Superconductivity is a unique natural phenomenon and the superconducting state shows a number of extraordinary features:
- zero electric DC resistance
- extremely high current density
- sharp transition into resistive regime
- expulsion of magnetic fields
- magnetic field penetration and flux pinning
It allows, for example, a DC current to flow with no loss. Today strong superconducting magnets, exploiting this zero DC resistance, are routinely used in medical diagnosis, science, research and technological development (RTD). Magnetic Resonance Imaging (MRI), a standard diagnostic system routinely used world-wide, represents the biggest current market for superconductivity. The very high current densities and the ultralow losses of superconductors will also result in large energy and material resources saving power applications. Successful large scale demonstrations of power cables, motors and generators, or fault current limiters (new, innovative devices for power grids), have already been made. All in all, superconductors enable smaller, lighter and more efficient devices, sometimes even with new functions, which cannot be realized with classical conductors like copper.
Still another application is in ultrafast, ultralow-power superconductor electronics or in exceedingly sharp, low noise microwave filters for base stations of radio communication systems. Finally, „Superconducting Quantum Interference Devices“ (SQUIDs) based on weakly coupled so-called Josephson Junctions, enable to monitor magnetic fields, which are more than a billion times weaker than the earth magnetic field. They made it e.g. possible to successfully record functions of the heart and the brain. Such applications are also expected to play an important role in the future but are not any further referred to here, as we currently have no active members in Europe in such fields.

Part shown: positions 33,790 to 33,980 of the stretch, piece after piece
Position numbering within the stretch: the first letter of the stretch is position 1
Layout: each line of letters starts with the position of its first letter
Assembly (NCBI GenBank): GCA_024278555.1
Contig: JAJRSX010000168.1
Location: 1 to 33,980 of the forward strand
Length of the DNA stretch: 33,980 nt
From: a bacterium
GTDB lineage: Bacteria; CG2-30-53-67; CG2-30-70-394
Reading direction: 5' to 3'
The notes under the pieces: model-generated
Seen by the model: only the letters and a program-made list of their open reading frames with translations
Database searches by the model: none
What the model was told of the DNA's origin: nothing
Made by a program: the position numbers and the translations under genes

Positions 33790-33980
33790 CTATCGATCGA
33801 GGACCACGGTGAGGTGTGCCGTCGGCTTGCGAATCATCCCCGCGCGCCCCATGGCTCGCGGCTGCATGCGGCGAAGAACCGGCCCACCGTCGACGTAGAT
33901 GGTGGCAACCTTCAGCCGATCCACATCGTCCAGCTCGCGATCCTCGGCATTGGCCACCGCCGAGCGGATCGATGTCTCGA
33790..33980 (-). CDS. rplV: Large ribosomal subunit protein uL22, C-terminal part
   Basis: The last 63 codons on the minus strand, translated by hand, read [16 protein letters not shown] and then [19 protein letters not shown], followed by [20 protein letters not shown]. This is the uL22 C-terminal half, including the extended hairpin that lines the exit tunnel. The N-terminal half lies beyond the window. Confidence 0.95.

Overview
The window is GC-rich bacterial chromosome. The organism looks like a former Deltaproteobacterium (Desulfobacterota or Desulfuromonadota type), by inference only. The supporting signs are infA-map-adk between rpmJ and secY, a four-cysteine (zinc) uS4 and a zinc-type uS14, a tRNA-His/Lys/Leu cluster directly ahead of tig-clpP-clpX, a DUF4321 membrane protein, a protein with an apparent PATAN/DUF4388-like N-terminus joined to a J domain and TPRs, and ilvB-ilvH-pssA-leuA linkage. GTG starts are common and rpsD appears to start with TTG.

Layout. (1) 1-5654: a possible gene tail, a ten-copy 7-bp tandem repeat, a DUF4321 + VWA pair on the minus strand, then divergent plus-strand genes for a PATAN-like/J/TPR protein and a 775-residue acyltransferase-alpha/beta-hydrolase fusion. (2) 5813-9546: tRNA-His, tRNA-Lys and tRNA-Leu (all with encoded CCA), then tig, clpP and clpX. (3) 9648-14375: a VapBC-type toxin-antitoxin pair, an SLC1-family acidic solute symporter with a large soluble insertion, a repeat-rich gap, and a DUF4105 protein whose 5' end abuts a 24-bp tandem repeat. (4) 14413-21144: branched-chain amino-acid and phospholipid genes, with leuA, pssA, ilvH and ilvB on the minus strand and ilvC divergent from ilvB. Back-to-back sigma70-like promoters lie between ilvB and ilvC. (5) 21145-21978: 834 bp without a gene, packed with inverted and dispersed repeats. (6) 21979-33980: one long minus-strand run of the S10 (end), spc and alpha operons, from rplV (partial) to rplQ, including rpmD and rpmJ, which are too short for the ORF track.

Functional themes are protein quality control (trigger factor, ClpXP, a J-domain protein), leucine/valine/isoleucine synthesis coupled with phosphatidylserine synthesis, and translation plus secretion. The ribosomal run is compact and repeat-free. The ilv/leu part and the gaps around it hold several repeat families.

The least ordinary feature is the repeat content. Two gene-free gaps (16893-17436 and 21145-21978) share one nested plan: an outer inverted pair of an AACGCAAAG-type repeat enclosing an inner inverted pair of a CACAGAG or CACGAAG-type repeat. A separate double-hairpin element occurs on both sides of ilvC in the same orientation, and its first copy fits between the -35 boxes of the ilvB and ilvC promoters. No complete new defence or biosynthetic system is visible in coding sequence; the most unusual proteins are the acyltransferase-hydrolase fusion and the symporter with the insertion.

Superconductivity has been found in 1911 and is considered as one of the major discoveries of the 20th century. Most materials exhibit superconductivity at very low temperatures but only a few of them at temperature high enough to be considered as practical superconductors. The classical superconductors (metals, alloys) have critical temperature in the range of 4 K to 23 K and are referred to as Low Temperature Superconductors (LTS) typically cooled with liquid helium (LHe, at 4 K).
In 1986 superconductivity was discovered in a new class of ceramic materials, cuprate perovskites, with significantly higher transition temperatures beyond 77 K, which are referred to as High Temperature Superconductors (HTS) because liquid nitrogen (LN2, at 77 K) can be used as a coolant.
Now, more than a century after the first discovery of the phenomenon and more than a quarter century of the discovery of HTS, the full commercial potential of superconductivity is just beginning to be exploited, forming the basis for new commercial products that are entering our economy and daily life.
In summary, there is a number of components and systems in the different fields of electric power, industrial processing, transportation, medical applications as well as information and communication, in which superconductors offer superior and unique functions. Further information about the current status of the different applications is presented under Technology.
Even after the advent of the HTS, which are considered as a major break-through due to the much less expensive and less complex cooling needed, the discovery of novel superconductors continues. A superconductor which in several respects is somewhere between LTS and HTS is magnesium di-boride, MgB2, that was discovered in 2001.
Another class, an iron based family of superconductors, also referred to as pnictides, e.g. LaO1-x Fx FeAs, which have slightly higher transition temperatures than MgB2, came up in 2008.